7.) Should you get a pet pig spayed or neutered?

Mature, intact boars (i.e. male pigs) grow very large and can be aggressive. Therefore, male pigs should be neutered (castrated) as early as possible while they are small, easy to handle and will heal quickly. The procedure should only be done by an experienced veterinarian using pain medication. Spaying female pigs is not very common, so you may find it difficult to locate a vet who is willing to perform the procedure.

Depending on the breed, pigs may become sexually mature as early as three to four months of age. They are prolific breeders, so if you adopt a male and female together, you will definitely want to consider having the male castrated or you may end up with a litter of 12 or so piglets in about three months’ time. The gestation period for pigs is three months, three weeks and three days, or about 115 days.

8.) Is hoof and tusk trimming really necessary for pet pigs?

“Both male and female pigs will grow tusks, which can pose a danger to humans whether the pig is aggressive or just being a pig,” says Street. On farms, tusks are clipped off at birth, although the procedure can cause lasting pain and is being phased out of common practice.

Pigs have cloven (two-toed) hooves. On a farm, pigs’ hooves rarely need trimming because the environment typically provides enough wear. However, inside a home, hooves may not get this same wear and tear. Veterinary visits may be required for upkeep to prevent hooves from becoming painfully overgrown.

9.) How do you transport a pig?

Do you know how to humanely catch a pig and get it into a vehicle? Pigs, like humans, are susceptible to motion sickness and may become nauseous in a moving vehicle. Do you have a vehicle big enough to safely transport your pig, keeping in mind it may get dirty during the trip?

Remember, at minimum, you must abide by the Canadian Code of Practice for the Care and Handling of Farm Animals: Transportation. Transporting a pig in the trunk of a car or the back of a pickup truck would be unsafe, as would allowing the pig to move about freely inside a moving vehicle.

10.) How do you potty train a pig, and what do you do with all that pig poo?

So here’s the “down and dirty”… pigs consume a LOT more food than the family dog and, as a result, produce a LOT more poo. While they can be house trained, it is often difficult. “Success is not guaranteed because pigs can be very stubborn and do not respond well to punishment,” says Street. “Pig-related ‘accidents’ on the floor are much larger and messier than dog-related accidents.”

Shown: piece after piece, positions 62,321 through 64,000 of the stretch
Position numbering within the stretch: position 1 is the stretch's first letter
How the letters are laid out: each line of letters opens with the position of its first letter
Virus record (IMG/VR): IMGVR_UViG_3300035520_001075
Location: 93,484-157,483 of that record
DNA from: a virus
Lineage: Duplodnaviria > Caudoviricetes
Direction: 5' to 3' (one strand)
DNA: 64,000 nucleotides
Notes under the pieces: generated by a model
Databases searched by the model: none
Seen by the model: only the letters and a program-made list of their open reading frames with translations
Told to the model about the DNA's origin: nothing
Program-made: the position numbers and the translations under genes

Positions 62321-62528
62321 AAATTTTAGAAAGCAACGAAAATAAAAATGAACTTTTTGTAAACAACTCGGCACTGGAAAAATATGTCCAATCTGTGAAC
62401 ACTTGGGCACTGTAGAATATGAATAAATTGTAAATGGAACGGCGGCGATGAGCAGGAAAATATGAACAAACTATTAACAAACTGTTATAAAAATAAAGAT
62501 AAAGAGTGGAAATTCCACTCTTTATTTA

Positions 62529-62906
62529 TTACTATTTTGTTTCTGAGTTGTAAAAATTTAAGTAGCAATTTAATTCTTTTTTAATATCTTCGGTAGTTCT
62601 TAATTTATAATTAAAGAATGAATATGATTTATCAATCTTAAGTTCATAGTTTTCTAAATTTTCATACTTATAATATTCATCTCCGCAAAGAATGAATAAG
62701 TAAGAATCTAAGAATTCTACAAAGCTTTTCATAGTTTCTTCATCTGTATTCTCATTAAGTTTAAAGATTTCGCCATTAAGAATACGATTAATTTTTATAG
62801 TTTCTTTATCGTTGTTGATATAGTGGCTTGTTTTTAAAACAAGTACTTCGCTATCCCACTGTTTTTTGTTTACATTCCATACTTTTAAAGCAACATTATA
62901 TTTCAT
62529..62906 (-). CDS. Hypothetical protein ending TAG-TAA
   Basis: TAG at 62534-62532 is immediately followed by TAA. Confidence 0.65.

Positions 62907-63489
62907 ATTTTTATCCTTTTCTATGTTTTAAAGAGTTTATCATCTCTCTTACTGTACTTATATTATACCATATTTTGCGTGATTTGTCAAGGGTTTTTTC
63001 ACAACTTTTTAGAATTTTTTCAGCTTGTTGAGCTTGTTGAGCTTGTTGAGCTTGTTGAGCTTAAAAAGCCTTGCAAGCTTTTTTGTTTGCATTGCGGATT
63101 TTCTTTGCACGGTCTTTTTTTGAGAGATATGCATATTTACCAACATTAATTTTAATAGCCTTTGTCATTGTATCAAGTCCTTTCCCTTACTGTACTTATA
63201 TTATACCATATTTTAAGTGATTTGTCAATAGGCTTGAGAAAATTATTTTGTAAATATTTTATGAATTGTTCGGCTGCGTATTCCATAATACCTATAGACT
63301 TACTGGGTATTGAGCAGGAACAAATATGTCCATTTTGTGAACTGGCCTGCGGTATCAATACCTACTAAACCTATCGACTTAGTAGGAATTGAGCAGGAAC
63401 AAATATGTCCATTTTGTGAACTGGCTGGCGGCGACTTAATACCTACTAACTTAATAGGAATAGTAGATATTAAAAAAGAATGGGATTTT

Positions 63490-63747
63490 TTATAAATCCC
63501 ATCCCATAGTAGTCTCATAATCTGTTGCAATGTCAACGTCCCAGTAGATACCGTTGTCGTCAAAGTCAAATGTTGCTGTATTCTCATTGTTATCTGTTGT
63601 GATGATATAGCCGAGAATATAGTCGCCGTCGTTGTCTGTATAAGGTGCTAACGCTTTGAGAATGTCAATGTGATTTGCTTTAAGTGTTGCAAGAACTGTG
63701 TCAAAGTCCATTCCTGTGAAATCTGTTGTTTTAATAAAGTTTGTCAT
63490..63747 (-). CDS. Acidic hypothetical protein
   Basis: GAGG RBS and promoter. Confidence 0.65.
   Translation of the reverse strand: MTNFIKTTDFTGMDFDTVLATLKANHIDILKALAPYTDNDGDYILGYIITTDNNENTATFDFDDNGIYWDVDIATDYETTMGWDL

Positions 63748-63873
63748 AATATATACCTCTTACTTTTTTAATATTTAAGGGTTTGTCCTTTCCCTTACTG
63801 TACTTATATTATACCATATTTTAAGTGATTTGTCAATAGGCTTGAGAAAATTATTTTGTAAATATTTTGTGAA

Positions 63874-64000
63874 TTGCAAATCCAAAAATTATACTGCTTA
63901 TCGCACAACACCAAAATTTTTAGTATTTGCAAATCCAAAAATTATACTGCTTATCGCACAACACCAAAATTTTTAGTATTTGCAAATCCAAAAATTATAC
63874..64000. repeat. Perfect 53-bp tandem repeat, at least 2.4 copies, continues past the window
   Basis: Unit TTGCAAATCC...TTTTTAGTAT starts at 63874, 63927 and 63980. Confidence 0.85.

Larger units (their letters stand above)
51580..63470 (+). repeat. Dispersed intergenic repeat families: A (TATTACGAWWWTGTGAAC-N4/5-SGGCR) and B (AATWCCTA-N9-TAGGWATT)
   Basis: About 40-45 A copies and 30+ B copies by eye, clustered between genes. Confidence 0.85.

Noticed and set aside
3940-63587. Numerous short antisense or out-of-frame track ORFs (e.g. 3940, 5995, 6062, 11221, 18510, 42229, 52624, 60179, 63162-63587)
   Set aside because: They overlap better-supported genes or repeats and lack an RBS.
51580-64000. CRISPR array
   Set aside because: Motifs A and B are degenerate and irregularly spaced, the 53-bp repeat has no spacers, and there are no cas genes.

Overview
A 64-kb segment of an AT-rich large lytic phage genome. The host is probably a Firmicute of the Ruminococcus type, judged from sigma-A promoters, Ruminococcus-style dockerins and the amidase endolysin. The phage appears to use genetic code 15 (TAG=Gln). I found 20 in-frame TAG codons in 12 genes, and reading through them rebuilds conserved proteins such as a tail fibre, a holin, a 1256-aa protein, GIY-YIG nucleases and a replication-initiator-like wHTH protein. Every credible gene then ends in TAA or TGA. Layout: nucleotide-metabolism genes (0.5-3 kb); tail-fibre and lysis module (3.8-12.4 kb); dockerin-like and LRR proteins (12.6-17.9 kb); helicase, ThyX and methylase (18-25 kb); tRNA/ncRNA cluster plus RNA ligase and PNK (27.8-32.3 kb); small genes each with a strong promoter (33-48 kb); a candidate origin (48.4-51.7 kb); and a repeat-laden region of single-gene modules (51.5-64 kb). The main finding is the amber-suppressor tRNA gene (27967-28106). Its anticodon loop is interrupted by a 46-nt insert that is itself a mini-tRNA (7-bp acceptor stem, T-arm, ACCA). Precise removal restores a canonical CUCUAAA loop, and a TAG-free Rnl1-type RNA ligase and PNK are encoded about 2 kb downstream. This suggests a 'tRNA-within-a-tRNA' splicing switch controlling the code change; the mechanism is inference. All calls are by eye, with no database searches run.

When fed a diet that meets their nutritional needs, pig manure applied to soil as a composted or raw product can be beneficial. However, it is important to keep in mind that manure is a waste product much like sewage that needs to be managed properly to avoid overloading soil nutrients and potentially contaminating waterways.

Pig manure is also one of the most aversive smells compared with other forms of livestock manure. In other words, expect a few complaints from the next door neighbours when you spread Percy’s manure in the garden.

11.) A summary of costs to consider

  • Adopting your pet: costs generally range from $750 to $3,500
  • Licensing, if required
  • Veterinary bills, such as:
    • Vaccinations
    • Parasite treatments
    • Treatments for injuries, illnesses and check-ups
    • Tusk or hoof trims, if needed
    • Spay/neuter
  • Food costs, including vitamins, if needed
  • Housing, fencing and bedding costs
  • Cost of care while you are away on vacation
  • Costs of replacing valuables should they get destroyed by your pig

Note: This list is not exhaustive. Other costs not listed here may be incurred as well.

12) What happens to unwanted pigs?

In the end, like so many fad pets before them, it is the pigs who pay the price for their popularity. Well-intentioned but poorly-informed caregivers become overwhelmed and, as a result, many pet pigs are relinquished to shelters, rescues and hobby farms. However, pet pigs can be very hard to rehome, as these groups often have little or no capacity to take in unwanted pigs. You may be left facing euthanasia by a vet or sending your pig to slaughter if the processing plant will even accept your pig.

“We need to learn from the past,” urges Cant. “Other animals, such as turtles and hedgehogs, have had their 15 minutes of fame in the pet trade too. Many are no longer popular because people have realized they are just not suitable as pets. Sadly, though, the realization often comes only after the animals have suffered.”

“Aside from being illegal, releasing pigs into the wild is inhumane for a tame pet with no experience fending for itself,” adds Street. “If it does manage to survive, thrive and reproduce, it can have negative consequences on the ecosystem and the supporting environment.”

For more information on this issue, you can contact your local community council or email the BC SPCA.

To adopt a pig from the BC SPCA, search our online database of adoptable animals.